The NPA mentorship program is structured around helping mentees pursue professional challenges. For me, that was figuring out how to develop a product for one of Poynter’s most engaged alumni groups. Based on initial conversations with individuals in the target audience and evaluating what kinds of products are successful in other industries, I decided a Mastermind-type peer mentorship group would be the perfect solution!
To what problem, specifically? For who, exactly?
The product process requires answering those questions before launching anything. Tools that facilitate discovery include those familiar to journalists, like front-end editing and interviewing, as well as product prototypes, audience research and a business model canvas.
As Fox described it to me, a business model canvas is a few steps above writing a business idea on the back of a napkin and a few steps below a 50-page business plan. In one snapshot, a business model canvas shows the external and internal factors that bring to life a value proposition — and how they all work together. The nine building blocks to identify and map out in the business model canvas are:
- Customer segments
- Value propositions
- Customer relationships
- Revenue streams
- Key activities
- Key resources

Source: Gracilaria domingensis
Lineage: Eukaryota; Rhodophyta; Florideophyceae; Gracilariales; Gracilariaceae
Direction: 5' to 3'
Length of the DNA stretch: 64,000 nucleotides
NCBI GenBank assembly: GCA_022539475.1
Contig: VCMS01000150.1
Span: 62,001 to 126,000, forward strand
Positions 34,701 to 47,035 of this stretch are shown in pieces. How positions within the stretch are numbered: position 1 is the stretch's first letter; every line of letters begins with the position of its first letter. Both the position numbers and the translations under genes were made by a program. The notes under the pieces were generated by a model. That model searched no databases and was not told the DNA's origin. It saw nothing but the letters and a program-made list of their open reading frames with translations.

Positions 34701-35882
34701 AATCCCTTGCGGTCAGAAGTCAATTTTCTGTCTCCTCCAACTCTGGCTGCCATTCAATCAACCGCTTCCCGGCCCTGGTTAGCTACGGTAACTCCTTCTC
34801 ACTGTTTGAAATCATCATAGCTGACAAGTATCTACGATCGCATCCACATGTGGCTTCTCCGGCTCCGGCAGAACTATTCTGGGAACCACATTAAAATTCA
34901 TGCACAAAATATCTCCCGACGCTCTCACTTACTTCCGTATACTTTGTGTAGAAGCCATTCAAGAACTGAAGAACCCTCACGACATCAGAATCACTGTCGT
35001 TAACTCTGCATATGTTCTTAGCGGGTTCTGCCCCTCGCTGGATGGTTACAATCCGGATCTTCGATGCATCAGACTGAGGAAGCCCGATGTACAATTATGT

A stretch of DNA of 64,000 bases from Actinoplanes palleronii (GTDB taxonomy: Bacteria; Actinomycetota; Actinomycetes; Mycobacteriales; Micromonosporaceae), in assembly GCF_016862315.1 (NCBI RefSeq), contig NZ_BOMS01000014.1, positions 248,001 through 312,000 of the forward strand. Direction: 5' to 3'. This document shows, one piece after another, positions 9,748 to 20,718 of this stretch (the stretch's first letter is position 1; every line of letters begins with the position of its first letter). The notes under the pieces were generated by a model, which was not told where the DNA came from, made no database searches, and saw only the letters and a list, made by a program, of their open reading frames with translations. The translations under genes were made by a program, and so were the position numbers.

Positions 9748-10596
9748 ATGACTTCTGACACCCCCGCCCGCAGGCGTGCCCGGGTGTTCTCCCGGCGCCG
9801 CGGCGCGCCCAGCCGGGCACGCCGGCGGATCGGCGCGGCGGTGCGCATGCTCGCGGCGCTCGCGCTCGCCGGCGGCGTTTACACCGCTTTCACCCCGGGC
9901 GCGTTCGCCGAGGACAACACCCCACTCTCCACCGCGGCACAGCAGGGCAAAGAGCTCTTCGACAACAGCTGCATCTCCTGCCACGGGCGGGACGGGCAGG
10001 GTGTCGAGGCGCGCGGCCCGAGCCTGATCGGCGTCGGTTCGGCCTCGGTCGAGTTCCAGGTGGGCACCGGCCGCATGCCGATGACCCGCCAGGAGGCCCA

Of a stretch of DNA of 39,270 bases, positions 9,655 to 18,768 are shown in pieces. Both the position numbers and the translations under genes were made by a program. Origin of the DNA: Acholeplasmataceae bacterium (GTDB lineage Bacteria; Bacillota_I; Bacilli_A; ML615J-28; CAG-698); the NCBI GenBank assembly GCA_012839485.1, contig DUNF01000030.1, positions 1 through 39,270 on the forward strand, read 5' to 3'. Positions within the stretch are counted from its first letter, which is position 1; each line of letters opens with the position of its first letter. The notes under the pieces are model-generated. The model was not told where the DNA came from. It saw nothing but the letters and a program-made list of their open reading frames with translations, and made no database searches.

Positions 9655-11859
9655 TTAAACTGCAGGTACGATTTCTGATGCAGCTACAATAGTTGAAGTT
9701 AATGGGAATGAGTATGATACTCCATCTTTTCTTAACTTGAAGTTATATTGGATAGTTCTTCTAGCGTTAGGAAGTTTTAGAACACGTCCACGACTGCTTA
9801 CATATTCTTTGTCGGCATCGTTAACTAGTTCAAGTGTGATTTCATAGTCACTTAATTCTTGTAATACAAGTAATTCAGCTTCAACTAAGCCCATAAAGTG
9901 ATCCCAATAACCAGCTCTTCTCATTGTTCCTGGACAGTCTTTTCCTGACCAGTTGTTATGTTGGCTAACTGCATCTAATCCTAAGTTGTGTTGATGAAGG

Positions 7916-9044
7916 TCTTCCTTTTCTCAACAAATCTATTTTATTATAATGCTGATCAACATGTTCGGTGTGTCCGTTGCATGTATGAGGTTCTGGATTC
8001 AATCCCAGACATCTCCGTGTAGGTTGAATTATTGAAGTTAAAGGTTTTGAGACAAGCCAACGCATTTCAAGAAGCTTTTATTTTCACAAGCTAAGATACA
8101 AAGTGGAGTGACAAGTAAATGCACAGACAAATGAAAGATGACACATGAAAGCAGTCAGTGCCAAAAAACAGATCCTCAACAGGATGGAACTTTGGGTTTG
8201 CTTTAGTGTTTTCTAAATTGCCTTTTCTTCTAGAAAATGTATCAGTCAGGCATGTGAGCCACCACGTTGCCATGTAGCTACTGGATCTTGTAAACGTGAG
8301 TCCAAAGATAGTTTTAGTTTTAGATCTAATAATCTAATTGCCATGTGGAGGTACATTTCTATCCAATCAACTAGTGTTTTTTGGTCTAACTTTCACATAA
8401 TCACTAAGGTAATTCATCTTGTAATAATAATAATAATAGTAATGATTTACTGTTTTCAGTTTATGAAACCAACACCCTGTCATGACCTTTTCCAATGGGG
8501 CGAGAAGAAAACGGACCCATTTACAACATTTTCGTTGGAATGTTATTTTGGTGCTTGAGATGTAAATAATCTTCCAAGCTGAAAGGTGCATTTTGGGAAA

- Key partnerships
- Cost structure
Putting sticky notes in the nine categories, it was easy for me to see where my idea was strong and where it fell short. Even though I have a lot of direct experience with our target audience, I was guessing about key components of the customer segment and the value proposition. The exercise highlighted the assumptions I made when I came up with my “great” idea.
Seeing more possibilities
I was still early on in this process, and it was time to design my audience research to dig deeper into these assumptions. Using my business model canvas as a guide for lines of questioning, I created a survey, hosted a focus group, reviewed my prototype with key stakeholders and conducted one-on-one interviews.
Who are these people? What are their problems? What do they really want? What can Poynter realistically provide?
As I answered these questions through audience research, I learned that my original idea had merit, but probably would have failed had I launched it. It was priced too high. It was too much of a time commitment for the customer. And while it addressed a real problem, it wasn’t the most pressing problem we could have used our limited resources to solve. Our customers want to deepen their existing relationships with each other. I could evolve my current idea to prioritize that value proposition — or explore another concept altogether.
The value of an idea
So was it a terrible idea or a great idea? I’ve learned it doesn’t actually matter, outside of my own ego. It’s now a tested idea.
It doesn’t have value; it drives value.
People trying to embrace product thinking in their organizations need to slow down and spend time evaluating ideas with actual customers before they act on them. And, crucially, they must learn to quantify the process and its value to their organization so that their contributions are measured by progress over perfection.